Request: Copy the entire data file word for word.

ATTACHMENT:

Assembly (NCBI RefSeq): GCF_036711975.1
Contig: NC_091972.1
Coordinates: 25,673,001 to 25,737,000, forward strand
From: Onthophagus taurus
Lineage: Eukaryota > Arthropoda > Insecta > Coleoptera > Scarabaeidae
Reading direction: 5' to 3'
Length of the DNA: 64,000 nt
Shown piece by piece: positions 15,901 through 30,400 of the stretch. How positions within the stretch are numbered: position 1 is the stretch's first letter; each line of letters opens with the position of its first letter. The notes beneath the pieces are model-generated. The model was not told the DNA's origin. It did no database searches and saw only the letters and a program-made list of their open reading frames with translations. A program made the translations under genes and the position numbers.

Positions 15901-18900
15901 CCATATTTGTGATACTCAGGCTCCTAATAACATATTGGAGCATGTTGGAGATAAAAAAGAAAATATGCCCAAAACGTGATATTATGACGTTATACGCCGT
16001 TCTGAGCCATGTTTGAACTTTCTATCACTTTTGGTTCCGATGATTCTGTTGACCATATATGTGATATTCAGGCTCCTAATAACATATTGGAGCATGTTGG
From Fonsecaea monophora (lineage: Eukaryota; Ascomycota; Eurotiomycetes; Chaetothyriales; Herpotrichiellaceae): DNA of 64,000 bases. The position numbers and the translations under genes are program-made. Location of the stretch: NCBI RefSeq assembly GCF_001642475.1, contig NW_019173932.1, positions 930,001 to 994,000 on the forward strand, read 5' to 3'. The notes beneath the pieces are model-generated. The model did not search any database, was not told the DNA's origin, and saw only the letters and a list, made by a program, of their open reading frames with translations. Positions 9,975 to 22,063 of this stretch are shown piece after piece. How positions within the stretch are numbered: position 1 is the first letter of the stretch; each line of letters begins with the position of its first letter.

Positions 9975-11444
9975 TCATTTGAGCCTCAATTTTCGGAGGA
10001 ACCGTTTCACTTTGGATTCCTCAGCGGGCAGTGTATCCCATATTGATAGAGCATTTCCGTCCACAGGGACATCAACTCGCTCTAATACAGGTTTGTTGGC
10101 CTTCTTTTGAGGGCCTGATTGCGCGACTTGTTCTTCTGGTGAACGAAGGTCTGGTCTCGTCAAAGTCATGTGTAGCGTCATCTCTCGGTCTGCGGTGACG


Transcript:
Assembly (NCBI RefSeq): GCF_036711975.1
Contig: NC_091972.1
Coordinates: 25,673,001 to 25,737,000, forward strand
From: Onthophagus taurus
Lineage: Eukaryota > Arthropoda > Insecta > Coleoptera > Scarabaeidae
Reading direction: 5' to 3'
Length of the DNA: 64,000 nt
Shown piece by piece: positions 15,901 through 30,400 of the stretch. How positions within the stretch are numbered: position 1 is the stretch's first letter; each line of letters opens with the position of its first letter. The notes beneath the pieces are model-generated. The model was not told the DNA's origin. It did no database searches and saw only the letters and a program-made list of their open reading frames with translations. A program made the translations under genes and the position numbers.

Positions 15901-18900
15901 CCATATTTGTGATACTCAGGCTCCTAATAACATATTGGAGCATGTTGGAGATAAAAAAGAAAATATGCCCAAAACGTGATATTATGACGTTATACGCCGT
16001 TCTGAGCCATGTTTGAACTTTCTATCACTTTTGGTTCCGATGATTCTGTTGACCATATATGTGATATTCAGGCTCCTAATAACATATTGGAGCATGTTGG
From Fonsecaea monophora (lineage: Eukaryota; Ascomycota; Eurotiomycetes; Chaetothyriales; Herpotrichiellaceae): DNA of 64,000 bases. The position numbers and the translations under genes are program-made. Location of the stretch: NCBI RefSeq assembly GCF_001642475.1, contig NW_019173932.1, positions 930,001 to 994,000 on the forward strand, read 5' to 3'. The notes beneath the pieces are model-generated. The model did not search any database, was not told the DNA's origin, and saw only the letters and a list, made by a program, of their open reading frames with translations. Positions 9,975 to 22,063 of this stretch are shown piece after piece. How positions within the stretch are numbered: position 1 is the first letter of the stretch; each line of letters begins with the position of its first letter.

Positions 9975-11444
9975 TCATTTGAGCCTCAATTTTCGGAGGA
10001 ACCGTTTCACTTTGGATTCCTCAGCGGGCAGTGTATCCCATATTGATAGAGCATTTCCGTCCACAGGGACATCAACTCGCTCTAATACAGGTTTGTTGGC
10101 CTTCTTTTGAGGGCCTGATTGCGCGACTTGTTCTTCTGGTGAACGAAGGTCTGGTCTCGTCAAAGTCATGTGTAGCGTCATCTCTCGGTCTGCGGTGACG